Addicted to games?
Video game addiction is now recognised as a mental health disorder.
A love of Fortnite, Mario, Sonic or Call of Duty might be sign of an addiction.
The World Health Organisation (WHO) has added ‘Gaming Disorders’ to its list of modern diseases in the latest update to the International Classification of Disease (ICD).
Gaming disorders was added to the ‘Disorders Due to Addictive Behaviours’ section of the ICD and was characterised as a pattern of persistent or recurrent gaming behaviour that results in negative consequences.
Gaming disorders are characterised by an impaired control over gaming, an increased priority given to gaming over other life interests and daily activities and an escalation of gaming despite an impairment in personal, social, educational, occupational or other important areas of functioning.
To be diagnosed with a gaming disorder, the addictive behaviour has to be evident for a period of at least 12 months, but that may be shortened if the symptoms are severe.
Research conducted by the WHO indicated that gaming disorders only affected a small portion of the world’s population, however those who gamed often should note of the amount of time spent gaming and any changes to their physical or psychological health.
Despite the addition to the list of modern diseases, the world of professional gaming remains a $1.2 billion global industry with an estimated 239 million people watching televised gaming tournaments online and in stadiums.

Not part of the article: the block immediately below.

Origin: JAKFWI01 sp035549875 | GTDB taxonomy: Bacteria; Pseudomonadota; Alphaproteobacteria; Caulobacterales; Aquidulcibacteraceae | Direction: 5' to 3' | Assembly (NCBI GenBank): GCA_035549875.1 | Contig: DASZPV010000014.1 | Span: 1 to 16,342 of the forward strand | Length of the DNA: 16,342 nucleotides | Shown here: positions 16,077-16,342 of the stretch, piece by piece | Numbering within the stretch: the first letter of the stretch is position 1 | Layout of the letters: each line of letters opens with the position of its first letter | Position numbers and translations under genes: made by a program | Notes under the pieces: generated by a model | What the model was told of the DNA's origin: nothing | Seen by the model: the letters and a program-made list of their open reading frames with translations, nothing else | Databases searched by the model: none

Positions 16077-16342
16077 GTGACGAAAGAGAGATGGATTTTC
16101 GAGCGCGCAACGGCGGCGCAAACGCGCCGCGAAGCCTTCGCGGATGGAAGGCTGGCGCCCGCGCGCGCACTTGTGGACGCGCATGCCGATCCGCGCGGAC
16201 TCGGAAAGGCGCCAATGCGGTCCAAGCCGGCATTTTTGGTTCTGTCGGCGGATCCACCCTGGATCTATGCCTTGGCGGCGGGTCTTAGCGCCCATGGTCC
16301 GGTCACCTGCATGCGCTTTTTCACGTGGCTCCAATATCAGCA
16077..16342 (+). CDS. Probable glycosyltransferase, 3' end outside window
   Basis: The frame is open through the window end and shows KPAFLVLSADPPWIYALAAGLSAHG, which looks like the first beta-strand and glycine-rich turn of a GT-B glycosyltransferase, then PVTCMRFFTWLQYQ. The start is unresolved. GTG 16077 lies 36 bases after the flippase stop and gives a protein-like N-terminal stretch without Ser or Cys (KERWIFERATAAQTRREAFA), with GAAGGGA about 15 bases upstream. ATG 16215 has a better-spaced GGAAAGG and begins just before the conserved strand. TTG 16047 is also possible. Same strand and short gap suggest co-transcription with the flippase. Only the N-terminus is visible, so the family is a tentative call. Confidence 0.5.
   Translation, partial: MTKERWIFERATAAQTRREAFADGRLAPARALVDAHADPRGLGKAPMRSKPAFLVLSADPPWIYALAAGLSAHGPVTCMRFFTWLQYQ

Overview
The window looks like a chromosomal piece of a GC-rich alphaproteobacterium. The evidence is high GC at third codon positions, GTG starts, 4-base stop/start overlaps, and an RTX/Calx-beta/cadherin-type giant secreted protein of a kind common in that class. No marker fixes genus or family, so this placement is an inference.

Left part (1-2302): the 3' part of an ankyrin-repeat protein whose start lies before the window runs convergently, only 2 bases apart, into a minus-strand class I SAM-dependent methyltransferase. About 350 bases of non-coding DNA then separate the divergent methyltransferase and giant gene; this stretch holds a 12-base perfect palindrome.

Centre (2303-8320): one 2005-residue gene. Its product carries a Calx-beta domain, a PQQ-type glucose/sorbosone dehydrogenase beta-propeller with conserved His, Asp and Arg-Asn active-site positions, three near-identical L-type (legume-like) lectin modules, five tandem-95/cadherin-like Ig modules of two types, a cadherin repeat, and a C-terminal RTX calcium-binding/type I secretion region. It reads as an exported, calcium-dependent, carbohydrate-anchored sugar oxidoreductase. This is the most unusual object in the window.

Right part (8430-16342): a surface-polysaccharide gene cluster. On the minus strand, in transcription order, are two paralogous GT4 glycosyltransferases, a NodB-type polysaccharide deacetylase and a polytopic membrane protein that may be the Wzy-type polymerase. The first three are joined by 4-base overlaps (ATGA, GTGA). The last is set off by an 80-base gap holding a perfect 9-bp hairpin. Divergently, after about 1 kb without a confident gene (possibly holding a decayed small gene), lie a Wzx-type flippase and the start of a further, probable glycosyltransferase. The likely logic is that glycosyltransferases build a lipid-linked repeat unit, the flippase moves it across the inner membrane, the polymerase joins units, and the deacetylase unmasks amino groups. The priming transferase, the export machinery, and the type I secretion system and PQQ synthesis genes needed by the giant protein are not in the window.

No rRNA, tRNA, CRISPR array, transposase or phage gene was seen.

The Queensland University of Technology (QUT) recently introduced its first professional gaming team, the QUT Tigers, and awarded five students $10,000 gaming scholarships.
QUT eSports coordinator Dylan Poulus said the students trained for more than 20 hours per week playing League of Legends and supplemented that with a physical and psychological training regime.
“The best thing about the program is that we can manage these eSport athletes in the same way QUT supports its Olympic-level athletes,” he said.
“They have full access to sports psychologists, dieticians, strength and conditioning coaches and a team manager."
Mr Poulus said he hoped the scholarships would eliminate some of the stigma around gaming.
“A big part of my role is taking parents on a journey and showing them that this is a billion-dollar industry and we’re taking their children on a grass roots path,” he said.
“It’s the same way junior sports would encourage children into professional sporting arenas.”